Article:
Tissue Engineering and Regenerative Medicine
Tissue engineering is emerging as a significant potential alternative or complementary solution, whereby tissue and organ failure is addressed by implanting natural, synthetic, or semisynthetic tissue and organ mimics that are fully functional from the start or that grow into the required functionality. Initial efforts have focused on skin equivalents for treating burns, but an increasing number of tissue types are now being engineered, as well as biomaterials and scaffolds used as delivery systems. A variety of approaches are used to coax differentiated or undifferentiated cells, such as stem cells, into the desired cell type. Notable results include tissue-engineered bone, blood vessels, liver, muscle, and even nerve conduits.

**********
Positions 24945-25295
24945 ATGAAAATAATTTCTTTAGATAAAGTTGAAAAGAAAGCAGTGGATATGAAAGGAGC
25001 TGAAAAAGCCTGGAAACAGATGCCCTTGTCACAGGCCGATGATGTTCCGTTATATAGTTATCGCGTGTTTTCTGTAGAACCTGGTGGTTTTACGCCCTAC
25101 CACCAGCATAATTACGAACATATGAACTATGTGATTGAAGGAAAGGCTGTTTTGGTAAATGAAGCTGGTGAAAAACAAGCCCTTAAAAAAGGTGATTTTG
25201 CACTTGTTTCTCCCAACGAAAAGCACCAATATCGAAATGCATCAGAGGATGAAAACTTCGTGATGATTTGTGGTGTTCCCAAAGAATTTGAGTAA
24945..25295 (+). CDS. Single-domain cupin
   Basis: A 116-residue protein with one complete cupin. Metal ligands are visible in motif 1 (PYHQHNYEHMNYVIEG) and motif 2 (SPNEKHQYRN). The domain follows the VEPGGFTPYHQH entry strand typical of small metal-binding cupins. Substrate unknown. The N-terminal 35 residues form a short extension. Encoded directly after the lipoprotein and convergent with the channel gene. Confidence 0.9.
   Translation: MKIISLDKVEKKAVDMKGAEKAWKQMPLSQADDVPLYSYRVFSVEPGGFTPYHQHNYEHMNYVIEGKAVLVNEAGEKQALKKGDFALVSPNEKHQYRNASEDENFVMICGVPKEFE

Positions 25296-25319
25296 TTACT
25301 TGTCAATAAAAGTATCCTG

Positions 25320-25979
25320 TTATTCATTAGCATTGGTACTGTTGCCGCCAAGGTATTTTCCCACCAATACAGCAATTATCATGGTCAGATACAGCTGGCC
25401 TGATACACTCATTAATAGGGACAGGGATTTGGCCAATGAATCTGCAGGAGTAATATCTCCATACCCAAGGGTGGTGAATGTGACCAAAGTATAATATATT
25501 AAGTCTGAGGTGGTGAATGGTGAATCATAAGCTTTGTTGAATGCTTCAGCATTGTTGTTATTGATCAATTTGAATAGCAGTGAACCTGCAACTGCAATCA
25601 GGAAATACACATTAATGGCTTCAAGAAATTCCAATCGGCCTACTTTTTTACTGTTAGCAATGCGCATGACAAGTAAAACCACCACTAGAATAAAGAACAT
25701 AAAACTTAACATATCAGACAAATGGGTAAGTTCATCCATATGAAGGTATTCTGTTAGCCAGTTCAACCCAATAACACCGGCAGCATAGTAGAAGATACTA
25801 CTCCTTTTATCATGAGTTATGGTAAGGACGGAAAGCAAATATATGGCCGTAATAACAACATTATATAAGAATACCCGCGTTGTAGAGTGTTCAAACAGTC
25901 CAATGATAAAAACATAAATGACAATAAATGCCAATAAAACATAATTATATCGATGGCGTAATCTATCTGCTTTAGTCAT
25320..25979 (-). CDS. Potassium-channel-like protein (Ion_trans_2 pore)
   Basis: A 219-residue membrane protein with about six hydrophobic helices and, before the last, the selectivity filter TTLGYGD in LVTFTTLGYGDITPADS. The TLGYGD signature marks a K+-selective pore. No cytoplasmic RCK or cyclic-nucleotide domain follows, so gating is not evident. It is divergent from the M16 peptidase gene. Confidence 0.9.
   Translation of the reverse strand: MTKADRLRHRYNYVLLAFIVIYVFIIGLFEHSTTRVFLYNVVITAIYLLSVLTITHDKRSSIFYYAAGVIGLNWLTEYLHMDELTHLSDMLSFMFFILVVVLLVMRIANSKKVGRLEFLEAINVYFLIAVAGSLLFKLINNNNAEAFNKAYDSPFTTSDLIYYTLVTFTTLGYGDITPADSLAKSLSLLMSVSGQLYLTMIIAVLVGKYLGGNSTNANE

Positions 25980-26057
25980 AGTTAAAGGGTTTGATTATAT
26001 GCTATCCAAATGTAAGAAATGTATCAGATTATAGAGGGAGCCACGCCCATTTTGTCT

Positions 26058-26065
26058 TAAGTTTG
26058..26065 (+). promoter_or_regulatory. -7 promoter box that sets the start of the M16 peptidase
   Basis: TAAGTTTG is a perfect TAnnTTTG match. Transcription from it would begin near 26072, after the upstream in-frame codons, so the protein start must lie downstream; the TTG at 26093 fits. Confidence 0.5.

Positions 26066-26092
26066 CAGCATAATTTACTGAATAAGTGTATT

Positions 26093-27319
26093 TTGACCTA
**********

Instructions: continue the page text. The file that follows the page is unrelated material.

Regeneration is the process of renewal, restoration, and growth that makes genomes, cells, organisms, and ecosystems resilient to natural fluctuations or events that cause disturbance or damage. Every species is capable of regeneration, from bacteria to humans. Regeneration can either be complete where the new tissue is the same as the lost tissue, or incomplete where after the necrotic tissue comes fibrosis. Now a day its market is quiet high.